Ask most people what they want when it comes to health care, and they’ll say they want quality care that is convenient and affordable. As part of the Fitbit era in which data drives many people’s decisions, they want information and control. Most importantly, today’s health care consumers want options.
Providence is listening, and the result is a changing health care landscape that offers more choices than ever before, making health care services more accessible and affordable. Many of the changes are here today, and many more are just around the corner.
One of the many benefits of a robust electronic medical record system like the one used by Providence—known as Epic—is that patients have full and immediate access to their own medical records. They can review their own records at any time.
Epic adds additional layers of convenience for patients such as the ability to schedule their next appointment, send questions to their doctor and get a response without waiting by the phone, or check on a prescription.
The electronic medical record also improves quality of care by ensuring that all members of the patient’s care team—from the primary care physician, to a specialist or hospital provider, lab technician or pharmacist—have access to all of the patient’s medical information. Finally, it helps reduce costs by eliminating the need for repeat tests.
It wasn’t that long ago when a question or concern about our health meant taking time off from work or school to see a doctor. That too is changing.
Providence is designing an innovative menu of options for consumers that offers same-day access to care without an appointment.
It begins with an online option. Providence Express Care Virtual gives patients immediate access to board-certified health care providers using a computer, smartphone, or tablet, seven days a week, from 8 a.m. to midnight. Many minor conditions, such as cold and flu symptoms, respiratory or eye infections, minor cuts and scrapes, or nausea, can be diagnosed and treated without ever leaving home or the office.
When patients need to see a provider in person and don’t have a primary-care physician, Providence Express Care Clinics will offer fast, easy and affordable options for most common illnesses and injuries, also available during extended hours 7 days a week. Providence will open its first Express Care Clinic in Spokane early next month.
Next on the horizon, Express Care at Home is being tested in Seattle and Los Angeles. It promises another level of convenience for consumers. The clinic allows patients to download an app and have Providence providers come to their home, office, or hotel for same-day appointments.
When patients need higher levels of care, a network of primary care, urgent care, emergency care, and acute care hospital services provide some of the best medical care available, delivered by nationally recognized medical and surgical specialists.
For example, Providence Sacred Heart Medical Center operates the region’s only Level II—the second highest rating available—trauma center, plus a separate dedicated children’s emergency department just for kids.
Is this treatment plan designed for me? This is one of the most important questions patients ask.
At Providence, the answer is yes, but it also represents an area of science in which Providence sees one of the greatest opportunities for the future. Imagine medicine that is vastly improved in quality and significantly less expensive, and not only helps prevent specific illnesses one patient at a time, but enables treatment and recovery for some of today’s most challenging diseases is fast and noninvasive.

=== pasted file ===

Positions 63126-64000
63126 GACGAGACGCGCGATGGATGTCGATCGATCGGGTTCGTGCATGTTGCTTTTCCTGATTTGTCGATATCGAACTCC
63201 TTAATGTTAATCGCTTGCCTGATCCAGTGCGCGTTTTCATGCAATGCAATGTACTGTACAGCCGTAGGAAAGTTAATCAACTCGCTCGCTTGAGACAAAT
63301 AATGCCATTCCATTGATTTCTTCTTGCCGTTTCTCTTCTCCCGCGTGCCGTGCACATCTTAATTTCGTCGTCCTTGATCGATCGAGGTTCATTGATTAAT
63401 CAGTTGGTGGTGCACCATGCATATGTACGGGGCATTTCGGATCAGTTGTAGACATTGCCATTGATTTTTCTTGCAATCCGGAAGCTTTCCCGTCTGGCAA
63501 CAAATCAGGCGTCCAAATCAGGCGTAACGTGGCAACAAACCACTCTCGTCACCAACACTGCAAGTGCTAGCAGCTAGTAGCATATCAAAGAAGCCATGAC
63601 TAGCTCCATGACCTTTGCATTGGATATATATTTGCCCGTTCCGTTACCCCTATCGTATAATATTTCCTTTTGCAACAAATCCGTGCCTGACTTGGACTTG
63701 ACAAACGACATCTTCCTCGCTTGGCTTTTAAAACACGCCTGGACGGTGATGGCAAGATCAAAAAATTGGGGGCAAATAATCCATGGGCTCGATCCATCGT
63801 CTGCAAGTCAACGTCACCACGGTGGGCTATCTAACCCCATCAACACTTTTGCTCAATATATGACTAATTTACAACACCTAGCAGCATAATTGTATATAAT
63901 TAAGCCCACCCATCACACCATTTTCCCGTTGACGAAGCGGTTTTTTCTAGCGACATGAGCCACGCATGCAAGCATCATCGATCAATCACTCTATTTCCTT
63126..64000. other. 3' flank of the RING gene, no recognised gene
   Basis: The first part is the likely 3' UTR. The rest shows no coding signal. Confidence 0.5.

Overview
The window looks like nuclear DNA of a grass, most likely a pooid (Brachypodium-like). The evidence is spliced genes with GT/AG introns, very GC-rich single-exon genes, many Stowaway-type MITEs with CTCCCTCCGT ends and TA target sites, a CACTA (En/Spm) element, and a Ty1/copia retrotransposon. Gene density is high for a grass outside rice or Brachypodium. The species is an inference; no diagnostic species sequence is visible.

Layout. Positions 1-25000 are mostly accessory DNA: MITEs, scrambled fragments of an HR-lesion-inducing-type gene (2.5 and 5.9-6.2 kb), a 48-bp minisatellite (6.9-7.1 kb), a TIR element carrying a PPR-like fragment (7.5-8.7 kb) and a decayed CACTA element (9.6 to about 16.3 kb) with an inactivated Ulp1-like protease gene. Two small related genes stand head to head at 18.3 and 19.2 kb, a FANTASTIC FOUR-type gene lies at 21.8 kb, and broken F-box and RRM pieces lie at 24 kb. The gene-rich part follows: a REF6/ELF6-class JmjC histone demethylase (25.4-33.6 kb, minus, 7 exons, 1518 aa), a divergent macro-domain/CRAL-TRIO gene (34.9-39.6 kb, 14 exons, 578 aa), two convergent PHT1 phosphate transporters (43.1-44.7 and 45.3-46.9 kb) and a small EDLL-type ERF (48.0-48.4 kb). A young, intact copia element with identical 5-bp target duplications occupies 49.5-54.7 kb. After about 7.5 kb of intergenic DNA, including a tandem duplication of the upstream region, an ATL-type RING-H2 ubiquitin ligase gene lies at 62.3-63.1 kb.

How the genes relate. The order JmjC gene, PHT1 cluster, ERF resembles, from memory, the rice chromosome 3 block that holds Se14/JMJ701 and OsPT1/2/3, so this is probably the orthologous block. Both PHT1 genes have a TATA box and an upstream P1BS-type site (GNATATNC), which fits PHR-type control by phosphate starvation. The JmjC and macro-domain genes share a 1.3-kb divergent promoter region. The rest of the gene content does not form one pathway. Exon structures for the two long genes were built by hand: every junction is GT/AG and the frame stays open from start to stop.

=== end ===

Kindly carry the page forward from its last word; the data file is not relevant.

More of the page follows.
That’s part of the vision for the Providence Health & Services and Institute for Systems Biology (ISB) affiliation that is transforming health care to a proactive model focused on keeping patients well and identifying the earliest opportunities to reverse or prevent disease.
Dr. Leroy (Lee) Hood, who was awarded the National Medal of Science by President Obama for his outstanding contributions to biology and medicine, serves as senior vice president and chief science officer of Providence Health & Services and as president of the Seattle-based ISB.
Current ISB research projects are working to:
• Better understand early transitions from wellness to disease.
• Identify and analyze patient pop-ulations that are at risk for illnesses like Alzheimer’s disease.
• Help breast can-cer patients recover from illness following debilitating therapies.
• Use novel ap-proaches to successfully treat glioblastoma (brain cancer), which is currently an incurable disease.
Health care is most expensive when patients are critically ill and require a variety of services.
The best way to control costs is to provide preventive medicine and care for patients before they become seriously ill.
That is one reason Providence is so focused on the well-being of our patients and our community.
By improving access to basic health care, consumers have the information and tools to better manage their health. By encouraging our children to adopt active lifestyles, they have a greater chance of avoiding debilitating health issues such as diabetes.
By collaborating with community partners to teach healthy food choices and make nutritious food available to the poor and vulnerable, our neighbors and friends are better able to combat obesity and related health issues.
In a perfect world, hospitals would be empty—not because people don’t need health care, but because they get the care they need long before they require highly advanced acute care available at places like Sacred Heart and Providence Holy Family Hospital.
Providence is transforming health care to increase access to the right care by the right provider at the right time at the most appropriate cost.
Elaine Couture is the chief executive at Providence Health Care, in Spokane.
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